The flow cytometry allows for the examination of properties of individual particles (for instance, cells, tiny plastic spheres etc.) in a fluid stream.
The particle size as well as the granularity of the particles are among the physical properties that can be analysed. Furthermore, the fluorescence of the particles can also be analysed in different wavelengths. The term “FACS” is frequently used to express flow cytometry. “FACS” stands for Fluorescence Activated Cell Sorting and describes the separation of individual cells from the remaining cell suspension by means of analysed parameters. This is another application in the field of flow cytometry, in addition to pure cell analysis.
Molecules on the cell surface or inside the cell as well as proteins can be quantitatively determined with the help of flow cytometry.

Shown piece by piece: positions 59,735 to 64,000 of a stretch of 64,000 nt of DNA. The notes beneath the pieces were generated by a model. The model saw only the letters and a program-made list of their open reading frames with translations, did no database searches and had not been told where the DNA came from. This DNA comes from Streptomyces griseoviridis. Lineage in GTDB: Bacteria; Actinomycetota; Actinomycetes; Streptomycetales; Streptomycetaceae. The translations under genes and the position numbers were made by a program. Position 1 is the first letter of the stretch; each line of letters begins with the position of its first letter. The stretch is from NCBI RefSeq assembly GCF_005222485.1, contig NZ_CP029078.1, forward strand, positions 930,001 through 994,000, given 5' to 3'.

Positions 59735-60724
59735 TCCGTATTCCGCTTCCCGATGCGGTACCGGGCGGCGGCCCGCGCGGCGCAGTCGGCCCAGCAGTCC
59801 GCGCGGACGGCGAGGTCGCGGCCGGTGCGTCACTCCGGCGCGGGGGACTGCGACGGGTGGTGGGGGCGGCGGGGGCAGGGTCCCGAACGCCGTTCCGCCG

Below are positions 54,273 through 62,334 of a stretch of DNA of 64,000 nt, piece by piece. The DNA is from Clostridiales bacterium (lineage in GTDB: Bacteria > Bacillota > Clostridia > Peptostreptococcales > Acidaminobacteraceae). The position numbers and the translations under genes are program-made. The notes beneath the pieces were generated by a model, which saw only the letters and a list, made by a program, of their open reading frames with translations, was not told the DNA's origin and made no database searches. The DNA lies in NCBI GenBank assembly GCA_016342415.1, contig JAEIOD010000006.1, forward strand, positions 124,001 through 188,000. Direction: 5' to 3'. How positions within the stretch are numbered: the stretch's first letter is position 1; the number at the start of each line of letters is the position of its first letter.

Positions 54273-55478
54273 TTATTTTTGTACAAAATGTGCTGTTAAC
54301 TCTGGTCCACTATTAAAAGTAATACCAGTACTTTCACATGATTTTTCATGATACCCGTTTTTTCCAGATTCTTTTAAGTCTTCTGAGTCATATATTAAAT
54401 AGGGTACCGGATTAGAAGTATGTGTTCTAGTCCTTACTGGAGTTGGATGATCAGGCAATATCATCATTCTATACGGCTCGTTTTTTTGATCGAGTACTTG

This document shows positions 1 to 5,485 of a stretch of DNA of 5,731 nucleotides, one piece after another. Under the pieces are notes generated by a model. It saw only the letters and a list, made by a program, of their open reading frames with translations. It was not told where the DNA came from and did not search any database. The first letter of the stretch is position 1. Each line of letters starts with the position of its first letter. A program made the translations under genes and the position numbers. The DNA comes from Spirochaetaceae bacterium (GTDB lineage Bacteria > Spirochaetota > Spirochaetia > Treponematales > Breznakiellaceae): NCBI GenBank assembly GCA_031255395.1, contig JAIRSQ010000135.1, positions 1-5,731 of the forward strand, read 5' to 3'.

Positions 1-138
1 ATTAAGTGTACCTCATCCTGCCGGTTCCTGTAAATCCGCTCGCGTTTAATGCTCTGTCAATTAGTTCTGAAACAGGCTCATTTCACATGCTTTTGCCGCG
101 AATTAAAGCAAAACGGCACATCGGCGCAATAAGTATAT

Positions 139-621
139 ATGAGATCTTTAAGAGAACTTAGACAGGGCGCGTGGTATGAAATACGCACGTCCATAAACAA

Therefore, the examined cells are generally marked with fluorescence dye-conjugated molecules (antibodies, receptors, streptavidin and so on).
The marked cells, as single cell suspension, are analysed through the technique of the hydrodynamic focusing like pearls on a string that pass by a focused laser beam with appropriate wavelength.
During stimulation of the fluorescence dye of the electrons through the monochromatic light of the laser beam, the molecules are lifted to a higher energy level. After the laser pulse, the electrons fall back to their original state releasing energy in the form of photons. The amount of photons emitted, which show a specific emission spectrum and can be detected by a photo detector, is proportional to the amount of marked molecules or antibodies per cell. Additionally, information about cell size and internal structure (granularity of the cytoplasm, size of the cell nucleus and so on) is gained through light refraction and diffusion.
A simultaneous measurement with different fluorescent dyes is possible, because the dyes used let themselves indeed be inspired by a combined but varied wavelength for the characteristic emission spectra of the respective dye.